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System of Differential Equations

  1. Dec 3, 2007 #1
    System of Differential Equations (Urgent)

    1. The problem statement, all variables and given/known data
    Solve for y(t). You need not find x(t).
    [tex]2x' + y' - y = t[/tex]
    [tex]x' + y' = t^2[/tex]
    x(0) = 1, y(0) = 0

    3. The attempt at a solution
    [tex]2Dx + (D - 1)[y] = t[/tex]
    [tex]Dx + Dy = t^2[/tex]
    [tex]2D^2x + (D^2 - D)[y] = 1[/tex]
    [tex]2D^2x + 2D^2y = 4t[/tex]
    [tex](D^2 + D)[y] = 4t - 1[/tex]
    [tex]y'' + y' = 4t - 1[/tex]
    I solved the above equation using undetermined coefficients. It's a lot of writing, so I'll just put the answer here:
    [tex]y(t) = 2t^2 - 5t + C_{1} + C_{2}E^{-t}[/tex]
    Using the initial value y(0) = 0
    [tex]0 = C_{1} + C_{2}[/tex]
    [tex]C_{1} = -C_{2}[/tex]

    I'm stuck at applying the other initial value. It says you don't need to find x(t), so I was wondering if there is a way to do this without going through and solving for x(t) then solving for the constants and such.
     
    Last edited: Dec 3, 2007
  2. jcsd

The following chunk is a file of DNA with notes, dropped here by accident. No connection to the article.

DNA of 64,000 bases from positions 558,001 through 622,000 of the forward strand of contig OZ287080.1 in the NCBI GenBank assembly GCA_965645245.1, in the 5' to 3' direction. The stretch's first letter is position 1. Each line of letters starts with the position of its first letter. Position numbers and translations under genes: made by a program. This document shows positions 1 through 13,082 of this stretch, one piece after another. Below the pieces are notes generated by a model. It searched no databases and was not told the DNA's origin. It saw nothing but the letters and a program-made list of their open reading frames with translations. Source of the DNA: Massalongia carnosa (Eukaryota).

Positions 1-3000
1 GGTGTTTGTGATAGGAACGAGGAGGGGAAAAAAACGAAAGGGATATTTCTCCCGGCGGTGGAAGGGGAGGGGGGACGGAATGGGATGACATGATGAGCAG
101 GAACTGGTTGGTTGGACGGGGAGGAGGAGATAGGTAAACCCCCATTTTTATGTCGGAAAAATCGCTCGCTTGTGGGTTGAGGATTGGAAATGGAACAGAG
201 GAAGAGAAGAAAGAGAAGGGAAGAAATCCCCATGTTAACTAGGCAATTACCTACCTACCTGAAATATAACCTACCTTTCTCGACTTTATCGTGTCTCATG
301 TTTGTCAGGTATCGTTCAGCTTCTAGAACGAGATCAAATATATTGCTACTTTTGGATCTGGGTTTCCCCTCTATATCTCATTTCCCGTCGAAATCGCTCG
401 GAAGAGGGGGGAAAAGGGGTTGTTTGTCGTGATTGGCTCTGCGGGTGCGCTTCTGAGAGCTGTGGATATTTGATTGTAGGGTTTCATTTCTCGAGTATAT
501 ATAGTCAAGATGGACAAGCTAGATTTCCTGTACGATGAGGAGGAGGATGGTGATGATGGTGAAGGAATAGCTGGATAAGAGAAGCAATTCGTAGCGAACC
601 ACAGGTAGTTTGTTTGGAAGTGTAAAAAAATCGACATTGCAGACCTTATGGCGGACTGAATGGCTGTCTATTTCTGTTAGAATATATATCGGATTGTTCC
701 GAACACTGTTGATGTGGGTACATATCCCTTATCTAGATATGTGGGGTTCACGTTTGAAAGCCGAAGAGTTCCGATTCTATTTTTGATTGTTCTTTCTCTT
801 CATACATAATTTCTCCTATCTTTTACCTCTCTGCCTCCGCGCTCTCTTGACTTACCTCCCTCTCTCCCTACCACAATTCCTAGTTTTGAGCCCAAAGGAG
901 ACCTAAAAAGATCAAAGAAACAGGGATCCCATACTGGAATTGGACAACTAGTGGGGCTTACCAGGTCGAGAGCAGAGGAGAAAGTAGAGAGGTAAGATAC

3. Dec 3, 2007 #2

    HallsofIvy

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    Integrating both sides of x'+ y'= t2, you get x(t)+ y(t)= (1/3)t3. In particular, x(0)+ y(0)= 0.
     
  4. Dec 3, 2007 #3
    When doing that integration, isn't a constant introduced into the equation?
    [tex]x + y = \frac{t^3}{3} + C_{3}[/tex]
    [tex]x = \frac{t^3}{3} + C_{3} - y[/tex]
    [tex]x = \frac{t^3}{3} + C_{3} - 2t^2 + 5t - C_{1} - C_{2}E^{-t}[/tex]


    I also tried
    [tex] x + y = \frac{t^3}{3} + C_{3}[/tex]
    let t = 0
    [tex]x(0) + y(0) = C_{3}[/tex]
    [tex]1 + 0 = C_{3}[/tex]
    [tex]x(t) = \frac{t^3}{3} + 1 - 2t^2 + 5t - C_{1} - C_{2}E^{-t}[/tex]
    x(0) = 1
    [tex]1 = 1 - C_{1} - C_{2}[/tex]
    [tex]C_{1} = -C_{2}[/tex]
    Which is the same thing I got before.

    *EDIT* sorry, the initial condition for x was x(0) = 1.
     
  5. Dec 3, 2007 #4

    HallsofIvy

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    Oh, blast! You are right!
     
  6. Dec 3, 2007 #5
    So, is this solvable?
     
  7. Dec 3, 2007 #6

    Dick

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    If x(t) solves your equations, then so does x(t)+C. A value for x(0) doesn't constrain the solution in any way. Are you sure the boundary condition isn't for x'(0)? BTW you could avoid introducing an extra derivative and just written a first order equation for y.
     
  8. Dec 4, 2007 #7

    HallsofIvy

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    Oh, very good, Dick. I'm embarassed I didn't see that. (Don't worry, in few minutes I will have convinced myself that I did!)

    From the second equation, x'= t2- y^2 so you can eliminate x' from the first equation.
     
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